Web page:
For example,
“a state sweltering with the heat of oppression” MLK compares the discrimination in
Mississippi to “heat of oppression”. This defines discrimination to be uncomfortable and
harmful for the colored people in Mississippi and strengthens MLK’s message.
5. Hypophora - It is a literary device in which the speaker raises a question, and then
immediately provides an answer to that question. Its main purpose is to enable the speaker to
anticipate the listeners’ concerns and then address them within the context of his own speech.
For example,
“There are those who are asking the devotees of civil rights, “When will you be satisfied?”
We can never be satisfied as long as the Negro is the victim of the unspeakable horrors of
police brutality.” MLK is clearly providing his stance on civil rights. And he shows the
audience that he will not be satisfied until the colored America is treated equally.
6. Anaphora - It is a figure of speech in which words repeat at the beginning of successive
clauses, phrases or sentences.
For example,
“One hundred years later, the life of the colored American is still sadly crippled by the
manacle of segregation and the chains of discrimination. One hundred years later, the colored
American lives on a lonely island of poverty in the midst of a vast ocean of material
prosperity.” MLK describes how things are for African Americans long after the
Emancipation Proclamation. The anaphora drives home the message that progress has been
slow over a very long time.
7. Parallelism or Parallel Structure - When a speaker repeats the same grammatical unit/syntax the same word, phrase, sentence structure, or even paragraph structure - they are employing
parallel structure.
For example,
“I have a dream that one day this nation will rise up and live out the true meaning of its creed.
We hold these truths to be self-evident that all men are created equal. I have a dream that one
day out in the red hills of Georgia the sons of former slaves and the sons of former slave
owners will be able to sit down together at the table of brotherhood. I have a dream that one
day even the state of Mississippi, a state sweltering with the heat of oppression, will be
transformed into an oasis of freedom and justice.” For six paragraphs in a row, he describes a
vision of racial unity between descendants of slaves and slave-owners - a revolution of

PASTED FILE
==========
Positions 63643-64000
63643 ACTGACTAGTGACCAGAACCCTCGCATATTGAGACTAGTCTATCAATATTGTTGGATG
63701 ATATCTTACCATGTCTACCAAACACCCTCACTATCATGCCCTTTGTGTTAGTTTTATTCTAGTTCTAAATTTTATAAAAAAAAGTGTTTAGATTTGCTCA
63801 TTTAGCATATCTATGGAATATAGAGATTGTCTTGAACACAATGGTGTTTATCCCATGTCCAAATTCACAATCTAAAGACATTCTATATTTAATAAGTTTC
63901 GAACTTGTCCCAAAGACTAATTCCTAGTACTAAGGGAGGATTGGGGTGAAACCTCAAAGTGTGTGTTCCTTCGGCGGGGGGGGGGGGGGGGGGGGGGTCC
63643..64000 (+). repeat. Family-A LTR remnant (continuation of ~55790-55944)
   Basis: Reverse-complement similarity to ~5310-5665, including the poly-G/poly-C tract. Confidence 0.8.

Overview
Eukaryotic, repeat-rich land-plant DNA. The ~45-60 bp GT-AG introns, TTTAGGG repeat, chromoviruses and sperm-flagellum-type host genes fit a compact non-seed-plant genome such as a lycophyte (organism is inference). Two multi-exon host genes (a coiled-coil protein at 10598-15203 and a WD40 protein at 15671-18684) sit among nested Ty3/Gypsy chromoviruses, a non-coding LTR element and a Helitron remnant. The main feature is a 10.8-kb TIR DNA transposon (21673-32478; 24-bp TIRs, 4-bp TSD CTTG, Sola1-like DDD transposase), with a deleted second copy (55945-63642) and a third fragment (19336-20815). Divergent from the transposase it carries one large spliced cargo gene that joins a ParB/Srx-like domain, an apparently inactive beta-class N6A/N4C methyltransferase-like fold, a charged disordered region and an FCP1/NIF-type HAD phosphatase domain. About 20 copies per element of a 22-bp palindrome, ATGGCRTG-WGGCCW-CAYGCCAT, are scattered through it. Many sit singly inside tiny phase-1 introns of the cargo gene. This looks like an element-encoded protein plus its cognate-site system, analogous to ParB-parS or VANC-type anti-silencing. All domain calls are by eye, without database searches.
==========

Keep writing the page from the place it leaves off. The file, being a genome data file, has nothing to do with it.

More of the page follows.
tolerance. The repetition of “I have a dream” lets the theme of MLK’s vision sink into the
audience’s mind.
8. Tricolon - It is a rhetorical device that consists of three parallel clauses, phrases, or words,
which happen to come in quick succession without any interruption.
For example,
“black men and white men, Jews and Gentiles, Protestants and Catholics” MLK uses the
tricolon to cover the total scope of “God’s children”. The tricolon helps MLK achieve a sense
of totality and gets the whole crowd involved in his movement.
9. Asyndeton - It is a stylistic device where a speaker omits conjunctions.
For example,
“With this faith we will be able to work together, to pray together, to struggle together, to go
to jail together, to stand up for freedom together, knowing that we will be free one day.” MLK
makes use of the asyndeton to express a bigger set of ideas to concisely convey the message
to the audience.
Throughout the body of the speech, the speaker repeats the purpose using different rhetorical devices
and provides the benefits of the purpose using appeals. The speaker must also clarify a destination of
the speech in the beginning to make sure that the audience knows how the speech will evolve. There
should be a reason for the people to listen. This is where the construction of sentences (long winding
sentences or short punchy ones) comes into play along with the way the speech is delivered (the
timing, pauses and nuances).
The most important aspect of a conclusion in a speech is the call to action (CTA). CTA comes
right before the end of a persuasive speech, and it is used to clearly tell the audience the role they can
play after they leave the speaker’s talk.
For example,
By asking the audience to “let freedom ring” MLK asks them to keep fighting for their rights until
they get them.
The speech should end with a concluding message and a finality.
For example,
“Free at last, free at last. Thank God Almighty, we are free at last” MLK alludes to the African
American Spiritual and Gospel song “Free at last” to let the audience know what the result of their
fight would be, motivating the audience to join MLK in his crusade.